Urbs vs. Burbs: “I live where I want, and I have peace of mind knowing I won’t default on a mortgage”

Urbs vs. Burbs: “I live where I want, and I have peace of mind knowing I won’t default on a mortgage”

Rent-for-lifer Deanne Marsh on why downtown living beats being tied down by home ownership

This Toronto couple rents a 650-square-foot apartment with an 800-square-foot yard in Baldwin Village for $2,427 a month

Who: Kyle Skillman, 37, a facilities coordinator and musician, and Deanne Marsh, 34, a TV producer
Where they live: a 650-square-foot rental with an 800-square-foot yard in Baldwin Village for $2,427 a month
Where they used to live: a 500-square-foot rental with no outdoor space in Baldwin Village for $1,000 a month
Commute now versus then: With the occasional exception, they work from home

My landlord calls me a “lifer”—a lifelong renter. Some people might see that as an insult, but I don’t. I know that renting is my key to financial freedom. In 2012, I moved into a 500-square-foot basement apartment near Kensington Market. I was starting my career as a TV producer, and it made more sense for me to live downtown, close to work assignments, than with my parents at their place in Mississauga. Plus, the rent was affordable: $1,000 a month, all in.

Related: This non-profit is seeking millions to keep Kensington Market affordable

Over time, I grew attached to the house. Our landlord is lovely, and the neighbourhood is vibrant. So, when the main-floor tenant moved out, in 2017, I jumped on the chance to take over the lease. I gained a second bedroom, which is now used as a gym-slash-office, plus access to the big backyard. Four years later, I’m still there, and my boyfriend has moved in. Here’s why I think renting is the superior option: I’m not strapped for cash, I’m using my would-be down payment to grow my investment portfolio and I have peace of mind knowing I won’t default on a mortgage.

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Because I work a lot and have a good job, people are often shocked when I say I have zero interest in buying a home in Toronto. I get it—I didn’t always think this way. When the market dipped during the pandemic, I perused listings because it felt like the adult thing to do. But, even though I could afford to buy a condo, I didn’t want to. I would like to own the kind of house we’re renting, but that’s a winning lottery ticket away. I won’t give up my current lifestyle to have just any kind of home, and I refuse to move to the suburbs. I’m a cyclist, and I like being able to walk to restaurants.

The couple's gym-slash-office inside their apartment near Kensington Market

The living room of a 650-square-foot rental with an 800-square-foot yard in Baldwin Village

There’s this platitude that renters are just throwing their money away. But don’t homeowners feel like they’re throwing their money away when their furnace stops working or their roof needs to be replaced? I save money by not having to deal with repairs or property taxes. Buying a house certainly worked as an investment strategy for people in previous decades—my parents have moved and upgraded homes three times since being married. But there are other ways to invest now. I think a lot of folks my age don’t consider options other than real estate because financial literacy is criminally under-taught in school. Our generation entered a brutal housing market without understanding the basic ins and outs.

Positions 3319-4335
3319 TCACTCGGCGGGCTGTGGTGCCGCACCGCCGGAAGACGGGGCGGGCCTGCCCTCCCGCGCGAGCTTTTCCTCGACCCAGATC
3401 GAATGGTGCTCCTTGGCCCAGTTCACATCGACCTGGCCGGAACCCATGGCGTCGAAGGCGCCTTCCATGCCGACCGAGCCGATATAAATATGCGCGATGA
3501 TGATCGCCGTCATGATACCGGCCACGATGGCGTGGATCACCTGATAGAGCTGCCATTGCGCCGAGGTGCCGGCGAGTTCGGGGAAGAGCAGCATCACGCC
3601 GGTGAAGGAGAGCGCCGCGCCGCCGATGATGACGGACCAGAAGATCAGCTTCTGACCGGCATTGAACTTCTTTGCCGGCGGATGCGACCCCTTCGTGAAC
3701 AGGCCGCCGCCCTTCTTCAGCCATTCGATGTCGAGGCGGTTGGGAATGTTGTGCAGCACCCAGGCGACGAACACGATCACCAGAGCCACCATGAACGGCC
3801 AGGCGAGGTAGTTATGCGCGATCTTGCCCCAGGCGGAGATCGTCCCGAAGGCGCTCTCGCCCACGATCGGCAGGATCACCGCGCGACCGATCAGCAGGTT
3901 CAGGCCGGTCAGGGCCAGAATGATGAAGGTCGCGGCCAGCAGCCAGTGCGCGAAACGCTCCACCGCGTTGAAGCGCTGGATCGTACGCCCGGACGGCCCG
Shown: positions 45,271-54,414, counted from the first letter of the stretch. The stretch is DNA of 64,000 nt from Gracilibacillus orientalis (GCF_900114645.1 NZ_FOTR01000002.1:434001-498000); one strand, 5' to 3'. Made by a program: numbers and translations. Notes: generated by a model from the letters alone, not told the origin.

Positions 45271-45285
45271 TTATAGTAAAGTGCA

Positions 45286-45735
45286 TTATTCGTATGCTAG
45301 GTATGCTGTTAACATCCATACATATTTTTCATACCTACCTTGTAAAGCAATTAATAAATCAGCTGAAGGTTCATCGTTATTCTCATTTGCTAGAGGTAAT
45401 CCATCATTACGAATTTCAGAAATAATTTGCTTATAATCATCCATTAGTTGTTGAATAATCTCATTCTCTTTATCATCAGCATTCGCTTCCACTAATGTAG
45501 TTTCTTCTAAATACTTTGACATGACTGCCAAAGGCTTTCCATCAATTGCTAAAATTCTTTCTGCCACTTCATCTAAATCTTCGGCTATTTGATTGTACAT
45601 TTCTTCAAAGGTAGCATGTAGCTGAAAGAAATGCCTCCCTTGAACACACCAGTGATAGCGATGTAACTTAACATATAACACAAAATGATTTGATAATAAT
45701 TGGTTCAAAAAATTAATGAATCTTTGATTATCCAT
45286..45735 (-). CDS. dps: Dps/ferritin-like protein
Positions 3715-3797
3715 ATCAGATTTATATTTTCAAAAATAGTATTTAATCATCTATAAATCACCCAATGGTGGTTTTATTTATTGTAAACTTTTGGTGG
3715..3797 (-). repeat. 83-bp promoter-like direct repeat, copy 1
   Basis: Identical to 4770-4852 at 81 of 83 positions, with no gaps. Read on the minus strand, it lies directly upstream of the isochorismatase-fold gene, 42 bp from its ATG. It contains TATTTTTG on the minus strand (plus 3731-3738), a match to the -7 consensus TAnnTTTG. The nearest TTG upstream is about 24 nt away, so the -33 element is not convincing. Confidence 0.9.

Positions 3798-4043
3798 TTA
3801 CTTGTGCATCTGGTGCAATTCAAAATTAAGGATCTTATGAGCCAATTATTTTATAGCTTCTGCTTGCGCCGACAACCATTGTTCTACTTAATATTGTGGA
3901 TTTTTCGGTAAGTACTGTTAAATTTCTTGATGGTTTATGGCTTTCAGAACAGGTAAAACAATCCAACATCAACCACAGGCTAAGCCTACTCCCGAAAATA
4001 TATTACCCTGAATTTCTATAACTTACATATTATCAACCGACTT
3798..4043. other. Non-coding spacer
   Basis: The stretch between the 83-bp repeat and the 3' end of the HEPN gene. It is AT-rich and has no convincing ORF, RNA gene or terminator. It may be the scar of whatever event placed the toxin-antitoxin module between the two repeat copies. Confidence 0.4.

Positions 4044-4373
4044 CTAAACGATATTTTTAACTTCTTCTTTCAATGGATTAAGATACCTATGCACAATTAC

Since shifting away from saving for a house, I’ve felt freer. I flew to Vegas recently and spent a week hiking in Zion National Park. I went to Colorado to see one of my favourite bands in concert. I have Blue Jays season tickets. I bought a really good couch. I go out for nice dinners, I get facials, I can afford to take time off between contracts if need be and I’m saving for retirement—all without being stressed about my budget.

Renting does have its challenges, of course. I wish I had a second bathroom. I live below one tenant and above another, and I rarely get to know my upstairs neighbours because the turnover is high on that unit. Unlike some renters, I’m not afraid of being renovicted—my place was recently upgraded. But my landlord could pull the trigger on that laneway house she is considering building, which would cramp my style.

Related: The average rent for a one-bedroom in Toronto is $2,481—and it’s going up

Still, I’m dead set on living downtown, and given the cost of buying, I’m dead set on renting. I don’t think home ownership is bad—I could even see myself buying a place in Central America, where houses are much cheaper, in 20 years. It’s more about realizing that home ownership isn’t the only pathway to happiness and security. Many millennials like me were born 10 to 15 years too late to benefit from an affordable housing market, so they’re approaching middle age trying to play catch-up and feeling like they’ve failed. I found another way to have the life I want, all while making good financial decisions for the future that don’t require extreme sacrifices in the present. I think I have it figured out.

The kitchen of the Baldwin Village home that the couple has been renting since 2017

Kyle Skillman, 37, a facilities coordinator and musician, and Deanne Marsh, 34, a TV producer, are rent-for-lifers in Toronto

The exterior of a Baldwin Village home that rents for $2,427 a month